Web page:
For years, scientists have puzzled over the ridiculously long, curly penises of some duck species. When it's not mating season, duck penises are tiny - the size of a grain of rice. But when it's time to impregnate a mate, duck penises grow into twisted organs, sometimes longer than the duck's entire body!
Until behavioral ecologist Patricia Brennan began her project to dissect the genitals of ducks, no one could explain why this happened. But when Dr. Brennan cut open her frist female duck, she found the answer.
Apparently long phalli are just an evolutionary answer to female duck genitalia. It turns out that female ducks have vaginal tracts just as curly and complicated as their mates' penises. Though ducks tend to pair off and mate for an entire season, female ducks also face less welcome suitors -- up to 40 percent of copulations are forced upon them by aggresive males. But because of the labyrinthine nature of her genitals, a female duck can capture unwanted male sperm in sacs along her oviduct and then expel it. Long penises are the only way for a mate to steer his way throught hte vaginal maze, Brennan tells The New York Times. "Basically, you get a bigger phallus to put your sperm in farther than the other males."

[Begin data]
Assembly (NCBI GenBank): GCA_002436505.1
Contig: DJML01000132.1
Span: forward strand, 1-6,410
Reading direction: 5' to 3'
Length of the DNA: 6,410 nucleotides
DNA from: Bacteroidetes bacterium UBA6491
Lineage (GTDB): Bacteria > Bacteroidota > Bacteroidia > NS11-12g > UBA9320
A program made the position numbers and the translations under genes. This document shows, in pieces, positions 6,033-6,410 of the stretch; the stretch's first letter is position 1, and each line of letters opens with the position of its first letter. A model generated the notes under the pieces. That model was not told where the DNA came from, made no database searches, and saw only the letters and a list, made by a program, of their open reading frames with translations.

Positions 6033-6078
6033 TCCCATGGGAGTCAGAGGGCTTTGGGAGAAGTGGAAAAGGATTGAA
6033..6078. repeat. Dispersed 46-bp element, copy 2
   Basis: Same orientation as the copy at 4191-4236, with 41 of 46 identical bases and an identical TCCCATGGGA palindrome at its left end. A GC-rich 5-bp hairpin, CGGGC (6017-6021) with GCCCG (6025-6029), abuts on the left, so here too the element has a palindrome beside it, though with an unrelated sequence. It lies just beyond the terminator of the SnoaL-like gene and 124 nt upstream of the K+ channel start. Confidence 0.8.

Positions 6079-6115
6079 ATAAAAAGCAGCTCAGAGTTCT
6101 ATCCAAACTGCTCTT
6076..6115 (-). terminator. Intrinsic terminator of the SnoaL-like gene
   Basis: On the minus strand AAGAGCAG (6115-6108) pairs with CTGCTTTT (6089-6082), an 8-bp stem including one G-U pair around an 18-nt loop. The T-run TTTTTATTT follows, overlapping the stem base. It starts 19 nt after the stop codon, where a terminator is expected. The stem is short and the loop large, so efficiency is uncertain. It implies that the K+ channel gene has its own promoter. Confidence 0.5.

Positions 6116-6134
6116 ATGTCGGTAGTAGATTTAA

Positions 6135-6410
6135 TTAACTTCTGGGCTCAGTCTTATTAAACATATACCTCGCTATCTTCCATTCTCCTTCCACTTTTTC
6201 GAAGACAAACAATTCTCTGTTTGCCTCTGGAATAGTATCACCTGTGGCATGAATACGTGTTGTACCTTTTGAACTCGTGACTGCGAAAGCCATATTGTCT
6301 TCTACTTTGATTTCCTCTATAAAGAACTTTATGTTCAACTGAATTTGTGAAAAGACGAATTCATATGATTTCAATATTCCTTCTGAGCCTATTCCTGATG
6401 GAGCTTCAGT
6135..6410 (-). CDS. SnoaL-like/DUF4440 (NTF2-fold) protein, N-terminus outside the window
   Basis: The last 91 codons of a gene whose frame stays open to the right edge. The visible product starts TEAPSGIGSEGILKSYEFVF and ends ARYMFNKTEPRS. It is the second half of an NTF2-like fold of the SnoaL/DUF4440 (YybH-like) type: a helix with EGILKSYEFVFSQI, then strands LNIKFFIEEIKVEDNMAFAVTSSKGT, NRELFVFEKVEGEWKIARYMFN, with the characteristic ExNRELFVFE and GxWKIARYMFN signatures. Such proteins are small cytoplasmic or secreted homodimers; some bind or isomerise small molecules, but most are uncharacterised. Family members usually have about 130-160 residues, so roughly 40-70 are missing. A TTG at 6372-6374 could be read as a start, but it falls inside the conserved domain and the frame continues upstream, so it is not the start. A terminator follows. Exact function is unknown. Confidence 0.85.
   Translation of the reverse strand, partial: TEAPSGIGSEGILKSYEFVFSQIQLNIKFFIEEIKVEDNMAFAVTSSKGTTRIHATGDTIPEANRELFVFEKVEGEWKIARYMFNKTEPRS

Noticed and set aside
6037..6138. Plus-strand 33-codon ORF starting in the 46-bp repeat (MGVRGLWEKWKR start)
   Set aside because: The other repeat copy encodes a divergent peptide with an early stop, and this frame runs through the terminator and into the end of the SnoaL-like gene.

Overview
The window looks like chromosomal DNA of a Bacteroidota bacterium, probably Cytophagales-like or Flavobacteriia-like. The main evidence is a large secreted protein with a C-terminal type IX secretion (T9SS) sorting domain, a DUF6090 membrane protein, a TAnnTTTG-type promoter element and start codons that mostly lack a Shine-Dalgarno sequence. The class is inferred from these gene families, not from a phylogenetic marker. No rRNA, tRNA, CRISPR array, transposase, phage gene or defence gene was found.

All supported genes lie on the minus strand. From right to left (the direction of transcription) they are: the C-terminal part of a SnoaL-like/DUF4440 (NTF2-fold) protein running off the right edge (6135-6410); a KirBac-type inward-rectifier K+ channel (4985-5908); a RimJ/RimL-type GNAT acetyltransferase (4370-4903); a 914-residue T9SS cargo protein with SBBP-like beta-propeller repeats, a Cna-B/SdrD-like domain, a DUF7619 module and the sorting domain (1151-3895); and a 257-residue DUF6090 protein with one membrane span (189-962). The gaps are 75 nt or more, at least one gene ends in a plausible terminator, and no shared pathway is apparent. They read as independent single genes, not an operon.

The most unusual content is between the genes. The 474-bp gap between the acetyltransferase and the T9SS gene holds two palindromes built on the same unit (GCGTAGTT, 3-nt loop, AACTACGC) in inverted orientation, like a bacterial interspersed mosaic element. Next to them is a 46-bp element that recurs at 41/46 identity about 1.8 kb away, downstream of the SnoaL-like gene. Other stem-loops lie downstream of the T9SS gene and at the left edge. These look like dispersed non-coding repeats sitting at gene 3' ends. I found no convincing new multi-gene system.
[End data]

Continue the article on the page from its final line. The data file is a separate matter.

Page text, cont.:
Among the scary things a kid can say to his parents: "Mom, I want to dissect duck genitalia when I grow up"!!!!!!!!